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Horror in my hometown

Publication Date : 03-03-2014


My father phoned at 7am on Sunday. "It's horrible! Dozens of people at a railway station were killed last night! Dozens! In Kunming!" he said.

He wasn't the first person to contact me and express shock and indignation at Saturday night's attack in my hometown.

I find it difficult to make a connection between terrorism and Kunming, often called "Spring City". It's renowned for its temperate climate, beautiful skies, flowers, delicious food, fresh air and plant life - anything and everything, but not terrorism.

I spent 20 years growing up and living in Kunming. Life in this medium-sized provincial capital is neither as tough as in metropolises such as Shanghai and Beijing, nor as demanding as in some of the remote cities in western China that lack resources.

Kunming people enjoy a leisurely lifestyle. Some small stores even close for the weekend. One of them often puts up a sign that simply reads: "We are out hiking".

When I was growing up, migrants from other provinces were rarely seen in Kunming, apart from a few workers and businesspeople from bordering provinces such as Sichuan and Guizhou. The Xinjiang Uygur autonomous region is far from familiar to local people.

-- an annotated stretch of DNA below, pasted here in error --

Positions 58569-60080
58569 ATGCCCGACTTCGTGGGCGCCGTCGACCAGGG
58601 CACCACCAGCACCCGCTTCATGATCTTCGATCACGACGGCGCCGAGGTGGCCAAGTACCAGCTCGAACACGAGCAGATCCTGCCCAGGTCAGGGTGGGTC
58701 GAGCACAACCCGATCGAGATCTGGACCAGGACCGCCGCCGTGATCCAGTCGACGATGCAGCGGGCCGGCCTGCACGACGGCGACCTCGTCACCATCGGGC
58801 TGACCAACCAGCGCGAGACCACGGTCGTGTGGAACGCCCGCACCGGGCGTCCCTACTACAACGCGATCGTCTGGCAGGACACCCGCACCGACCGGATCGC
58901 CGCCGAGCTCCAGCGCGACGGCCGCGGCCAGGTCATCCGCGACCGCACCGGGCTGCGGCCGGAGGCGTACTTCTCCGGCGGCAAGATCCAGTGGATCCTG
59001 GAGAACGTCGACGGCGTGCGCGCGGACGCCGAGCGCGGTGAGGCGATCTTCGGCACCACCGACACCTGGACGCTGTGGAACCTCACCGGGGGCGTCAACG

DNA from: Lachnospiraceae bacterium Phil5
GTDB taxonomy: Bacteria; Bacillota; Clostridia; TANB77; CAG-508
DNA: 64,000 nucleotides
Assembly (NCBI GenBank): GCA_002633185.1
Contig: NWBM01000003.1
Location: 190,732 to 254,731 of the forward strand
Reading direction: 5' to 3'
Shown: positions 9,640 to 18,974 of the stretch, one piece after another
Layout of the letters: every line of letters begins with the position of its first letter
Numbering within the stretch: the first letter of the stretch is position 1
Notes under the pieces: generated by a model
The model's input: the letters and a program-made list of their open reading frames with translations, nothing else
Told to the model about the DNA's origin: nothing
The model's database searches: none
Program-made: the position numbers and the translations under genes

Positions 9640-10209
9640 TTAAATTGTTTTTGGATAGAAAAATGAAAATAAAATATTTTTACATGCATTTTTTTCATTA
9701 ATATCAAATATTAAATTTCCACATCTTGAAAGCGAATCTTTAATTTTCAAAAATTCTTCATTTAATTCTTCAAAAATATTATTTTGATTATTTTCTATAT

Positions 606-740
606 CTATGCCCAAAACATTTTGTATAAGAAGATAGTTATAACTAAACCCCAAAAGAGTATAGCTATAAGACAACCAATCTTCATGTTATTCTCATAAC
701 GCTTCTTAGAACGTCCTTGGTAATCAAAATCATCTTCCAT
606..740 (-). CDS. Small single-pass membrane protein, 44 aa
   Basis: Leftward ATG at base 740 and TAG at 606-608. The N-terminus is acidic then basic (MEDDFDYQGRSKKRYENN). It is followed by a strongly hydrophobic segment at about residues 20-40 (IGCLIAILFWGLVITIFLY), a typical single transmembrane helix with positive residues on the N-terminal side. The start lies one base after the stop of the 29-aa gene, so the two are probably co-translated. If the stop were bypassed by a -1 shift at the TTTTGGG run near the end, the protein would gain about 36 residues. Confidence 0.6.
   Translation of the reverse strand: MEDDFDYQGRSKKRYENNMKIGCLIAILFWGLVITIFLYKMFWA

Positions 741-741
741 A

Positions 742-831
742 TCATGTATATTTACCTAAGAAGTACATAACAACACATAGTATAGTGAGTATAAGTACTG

Yunnan has 25 ethnic groups, the largest number of any Chinese province. However, people are used to getting along with their neighbors under the principles of honesty and mutual respect.

When I was a child, my parents often took me to a famous downtown restaurant owned by people from the Hui ethnic group. On the street where it's situated, there are 20 to 30 similar restaurants. More than 80 per cent of the customers are Han Chinese.

So far, I haven't heard anyone in Kunming blame the attack on the differences between the various ethnic groups. Everyone has criticised the attackers instead.

On the flight to Kunming, I suddenly remembered an elderly lady from the Dai ethnic group whom I interviewed in the wake of a 2010 earthquake that destroyed thousands of houses on the China-Myanmar border. When refugees from Myanmar fled to the shelters near her village, she organised a team to cook for them. The food was provided free of charge.

She told me of her Buddhist beliefs. "Share most of your goodness with others and kill the darkness with the light in your heart. Different groups respect different gods and the principle of life, just as we do in Yunnan. But we all trust in love."

At 9:40pm on Sunday at Kunming International Airport, thousands of people were arriving for business, to recharge their batteries with a short break, or to visit their families.

When I got off my flight, I turned on my phone and immediately received a message from my father: "I've heard that many restaurants are offering free meals for the police officers who are patrolling voluntarily tonight. Everything will be fine. Welcome home."


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